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Vanport was built in 1942 to house the area's influx of World War II shipyard workers and their families. It had a peak of 40,000 residents. This was a true Oregon disaster.
Posted by Star Stations LLC at 11:31 AM in portland history | Permalink
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I have to ask, where was Vanport. I have seen pictures and stories have been told to me, but what is there now? Is this where the airport is now and east down the river?
May 29, 2011 at 11:34 AM
Wow, 63 years has passed.
May 29, 2011 at 11:36 AM
Smith Lake. Close to Denver Ave / Columbia River lowlands. 18,000 were homeless, many black families. Not only was it a disaster but a racial stir in Portland. City officials just left them hanging.
Paul Weinstein |
May 29, 2011 at 11:39 AM
Actually, it's tomorrow, May 30. My wife was born that day.
May 29, 2011 at 12:18 PM
Vanport is now known as Delta Park...East and West.
Joel in PDX |
May 29, 2011 at 12:22 PM
AC, Portland International Raceway is located on the grounds that once was the city of Vanport. For more info, check this out: http://www.supercarsunlimited.com/pirbrackets/history/history.htm
And stevedeshazer, you are correct - the flood happened on the 30th.
Greg Rollin |
May 29, 2011 at 03:00 PM
Your own blog has a good post from 2009 about Vanport, with more detailed information (except that the death toll is incorrect). The link is below:
May 29, 2011 at 03:34 PM
I remember seeing the "remains" of Vanport for years...empty streets, cement foundations with driveways where houses once stood and a very gray, flat, lifeless look to the whole area, no plants, no trees, nothing...kinda scary and almost like a movie set that no one ever bothered to come back and clean up.
The history is quite interesting and worth reading about, so take a minute or two and check it out...it's quite fascinating!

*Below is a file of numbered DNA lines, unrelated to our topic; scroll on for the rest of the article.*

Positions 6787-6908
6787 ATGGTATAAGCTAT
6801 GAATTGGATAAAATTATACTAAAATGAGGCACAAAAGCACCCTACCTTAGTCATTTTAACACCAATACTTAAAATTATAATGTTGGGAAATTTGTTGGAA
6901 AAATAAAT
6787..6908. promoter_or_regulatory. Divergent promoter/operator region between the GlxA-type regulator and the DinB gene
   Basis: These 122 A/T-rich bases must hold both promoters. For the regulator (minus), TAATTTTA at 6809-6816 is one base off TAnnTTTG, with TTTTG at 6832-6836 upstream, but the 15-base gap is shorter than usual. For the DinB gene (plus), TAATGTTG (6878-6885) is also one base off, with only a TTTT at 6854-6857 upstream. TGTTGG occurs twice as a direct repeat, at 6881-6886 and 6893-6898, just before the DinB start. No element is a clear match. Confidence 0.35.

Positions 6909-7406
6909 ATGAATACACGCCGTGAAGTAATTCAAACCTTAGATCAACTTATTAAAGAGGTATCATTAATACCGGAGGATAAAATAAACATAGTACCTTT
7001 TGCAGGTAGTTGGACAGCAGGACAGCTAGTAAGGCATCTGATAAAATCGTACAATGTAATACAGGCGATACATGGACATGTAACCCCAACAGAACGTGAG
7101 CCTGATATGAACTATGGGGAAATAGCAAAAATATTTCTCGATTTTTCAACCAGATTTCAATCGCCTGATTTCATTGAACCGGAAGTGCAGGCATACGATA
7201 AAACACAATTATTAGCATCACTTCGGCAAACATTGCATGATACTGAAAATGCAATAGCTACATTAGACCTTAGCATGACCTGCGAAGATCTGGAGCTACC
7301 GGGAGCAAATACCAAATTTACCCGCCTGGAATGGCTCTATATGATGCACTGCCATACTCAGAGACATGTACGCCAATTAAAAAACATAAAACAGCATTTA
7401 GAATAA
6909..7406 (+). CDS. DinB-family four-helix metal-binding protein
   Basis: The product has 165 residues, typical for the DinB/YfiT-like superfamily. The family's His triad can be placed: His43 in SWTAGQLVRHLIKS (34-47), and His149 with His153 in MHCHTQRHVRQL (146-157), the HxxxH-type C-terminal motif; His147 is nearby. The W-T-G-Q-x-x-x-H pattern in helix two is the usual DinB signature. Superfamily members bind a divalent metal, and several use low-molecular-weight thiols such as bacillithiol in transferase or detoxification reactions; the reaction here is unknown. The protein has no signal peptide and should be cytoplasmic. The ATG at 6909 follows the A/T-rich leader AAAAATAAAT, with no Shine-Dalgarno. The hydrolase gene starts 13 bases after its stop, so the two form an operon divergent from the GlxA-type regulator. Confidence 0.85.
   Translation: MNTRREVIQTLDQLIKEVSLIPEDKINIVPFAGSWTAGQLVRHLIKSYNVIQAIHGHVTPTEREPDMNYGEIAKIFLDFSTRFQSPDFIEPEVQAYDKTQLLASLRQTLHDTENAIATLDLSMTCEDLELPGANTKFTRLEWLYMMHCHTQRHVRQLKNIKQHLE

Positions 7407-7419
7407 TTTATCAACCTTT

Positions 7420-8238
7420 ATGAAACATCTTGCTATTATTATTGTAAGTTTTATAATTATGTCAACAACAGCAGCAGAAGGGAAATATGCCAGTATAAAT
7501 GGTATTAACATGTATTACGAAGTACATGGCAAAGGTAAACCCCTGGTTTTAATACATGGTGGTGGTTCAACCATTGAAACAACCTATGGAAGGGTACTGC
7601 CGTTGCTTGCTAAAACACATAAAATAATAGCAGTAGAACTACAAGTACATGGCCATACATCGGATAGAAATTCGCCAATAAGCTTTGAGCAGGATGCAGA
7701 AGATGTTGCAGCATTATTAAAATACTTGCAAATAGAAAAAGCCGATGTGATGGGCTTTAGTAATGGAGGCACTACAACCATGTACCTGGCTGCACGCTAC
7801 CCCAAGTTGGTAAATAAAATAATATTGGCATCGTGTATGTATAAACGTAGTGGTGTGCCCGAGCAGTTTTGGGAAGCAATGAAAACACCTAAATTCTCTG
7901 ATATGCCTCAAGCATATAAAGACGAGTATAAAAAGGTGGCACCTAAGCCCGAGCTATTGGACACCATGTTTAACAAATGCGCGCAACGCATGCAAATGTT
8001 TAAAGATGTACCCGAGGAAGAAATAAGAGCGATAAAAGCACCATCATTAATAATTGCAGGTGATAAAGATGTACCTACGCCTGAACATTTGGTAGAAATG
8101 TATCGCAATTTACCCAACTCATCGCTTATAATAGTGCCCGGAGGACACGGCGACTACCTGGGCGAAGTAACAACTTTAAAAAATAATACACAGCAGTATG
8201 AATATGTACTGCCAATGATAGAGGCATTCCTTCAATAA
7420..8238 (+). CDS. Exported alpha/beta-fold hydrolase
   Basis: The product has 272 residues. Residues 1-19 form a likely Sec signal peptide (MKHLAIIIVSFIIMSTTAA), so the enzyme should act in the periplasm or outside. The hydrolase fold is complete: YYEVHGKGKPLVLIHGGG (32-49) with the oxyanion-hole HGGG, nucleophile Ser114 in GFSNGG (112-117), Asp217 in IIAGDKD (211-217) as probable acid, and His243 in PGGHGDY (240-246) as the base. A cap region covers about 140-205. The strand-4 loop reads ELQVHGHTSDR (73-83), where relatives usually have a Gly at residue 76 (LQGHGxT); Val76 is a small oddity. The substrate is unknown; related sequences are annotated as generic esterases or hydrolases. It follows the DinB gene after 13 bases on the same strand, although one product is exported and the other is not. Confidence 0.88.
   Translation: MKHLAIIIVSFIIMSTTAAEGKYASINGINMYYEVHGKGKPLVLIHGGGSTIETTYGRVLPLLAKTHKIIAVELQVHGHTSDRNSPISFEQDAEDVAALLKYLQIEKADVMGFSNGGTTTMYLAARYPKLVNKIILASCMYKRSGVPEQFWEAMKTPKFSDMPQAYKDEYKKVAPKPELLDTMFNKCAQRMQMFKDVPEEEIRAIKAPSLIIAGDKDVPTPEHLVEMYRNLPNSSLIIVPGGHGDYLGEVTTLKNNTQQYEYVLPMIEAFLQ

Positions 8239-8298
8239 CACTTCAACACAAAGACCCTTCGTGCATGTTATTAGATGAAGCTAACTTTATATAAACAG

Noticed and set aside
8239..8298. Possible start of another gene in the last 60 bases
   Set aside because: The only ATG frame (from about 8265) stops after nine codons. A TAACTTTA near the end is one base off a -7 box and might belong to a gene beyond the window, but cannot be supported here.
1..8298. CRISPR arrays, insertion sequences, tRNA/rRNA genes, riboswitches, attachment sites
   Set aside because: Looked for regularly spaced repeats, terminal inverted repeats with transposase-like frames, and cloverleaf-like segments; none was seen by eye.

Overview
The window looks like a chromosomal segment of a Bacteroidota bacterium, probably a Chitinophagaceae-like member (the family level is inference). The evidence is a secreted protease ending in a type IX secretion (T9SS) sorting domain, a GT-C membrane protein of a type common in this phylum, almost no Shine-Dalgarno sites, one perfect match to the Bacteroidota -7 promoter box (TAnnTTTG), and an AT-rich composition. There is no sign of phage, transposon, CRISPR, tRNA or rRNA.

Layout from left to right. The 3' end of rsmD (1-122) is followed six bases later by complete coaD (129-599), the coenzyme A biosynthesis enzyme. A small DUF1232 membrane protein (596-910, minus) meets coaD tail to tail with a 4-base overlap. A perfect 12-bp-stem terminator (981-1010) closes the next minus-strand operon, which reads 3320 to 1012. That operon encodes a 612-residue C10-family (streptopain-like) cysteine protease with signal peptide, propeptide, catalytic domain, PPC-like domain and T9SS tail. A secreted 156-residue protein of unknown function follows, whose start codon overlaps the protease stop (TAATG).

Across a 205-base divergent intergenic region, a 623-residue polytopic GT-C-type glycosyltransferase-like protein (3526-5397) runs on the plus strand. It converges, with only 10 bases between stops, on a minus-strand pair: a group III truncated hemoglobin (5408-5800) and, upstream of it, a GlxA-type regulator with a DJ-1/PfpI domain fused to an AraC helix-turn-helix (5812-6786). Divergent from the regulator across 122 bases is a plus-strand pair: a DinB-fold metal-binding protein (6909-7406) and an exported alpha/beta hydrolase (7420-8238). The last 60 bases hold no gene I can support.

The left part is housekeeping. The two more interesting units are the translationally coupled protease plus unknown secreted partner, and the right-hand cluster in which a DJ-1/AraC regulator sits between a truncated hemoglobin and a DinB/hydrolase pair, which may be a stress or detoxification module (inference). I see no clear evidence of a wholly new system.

Jim Kahn |
May 29, 2011 at 05:46 PM
My folks lived in Vanport when I was but a tot. Fortunately, they moved to Columbia Villa shortly before the flood.
William R. Hatch |
May 29, 2011 at 05:47 PM
Barney Keep lived in Vanport in 1943.
Craig Addams |
May 29, 2011 at 09:59 PM
To Craig Addams: Wow! That's pretty neat! (the History Buff strikes again!!) LOVE it!!
May 29, 2011 at 10:43 PM
My parents live in Vanport and got out just ahead of the rushing waters. They lost most everything they owned. At the time of the flood was father was working at the Portland Airbase. After he an my mother got out he and other guys from the base went back in boats to help with the rescue and salvage.
May 30, 2011 at 09:00 PM
Basically, it was Marine Drive on the North, Columbia Way on the West, Columbia Blvd. to the South and Union Ave on the east. Simplifying it, Joel is correct. Denver Ave. ran right up the middle. Greg Rollin is also correct. The water level at the old KGW transmitter building, just south of the current expo site was halfway up the third floor of the building. I believe the dyke at the west end along Columbia Way near the Columbia Slough broke and that is where the flood waters went in. At least that is what I remember reading a few years ago. The railroad tracks are on the top of that dyke now.
May 31, 2011 at 08:34 PM
I was born and raised in Vancouver and 7 yrs old in May of 1948. We lived 30 blocks up from the Columbia and the water was ankle deep 15 blocks from the Columbia.This left a big impression on me all my life to never buy near any kind of river,creek,or lake.
The reason I am commenting is in Feb. of 1996 in the Delta Park area the condos were flooded and on the local news the reporters were rowing through the inside in rowboats. I would think those in charge would no better to build housing of any kind after Vanport but they still do and people still buy.
A couple years ago I was on the Oregon side dining and could not believe there was a large condominium development right near the water's edge on the Vancouver side.Someday they will be sorry but what do I know,I was there. Also the winter of 1947 was really bad.Cars were left in the middle of the streets, the snow was as tall as I was at that time.
It is no wonder the Columbia flooded in May of 1948.
As long as there are greedy developers and builders they will continue to build and sell at water's edge.
Valerie (Ward) |
August 24, 2011 at 06:03 AM
A strange question perhaps...does anyone know what was playing on the radion when the KGW transmitter tower was knocked out by a floating house in May 1948 on the day of the flood?
January 19, 2012 at 02:05 PM
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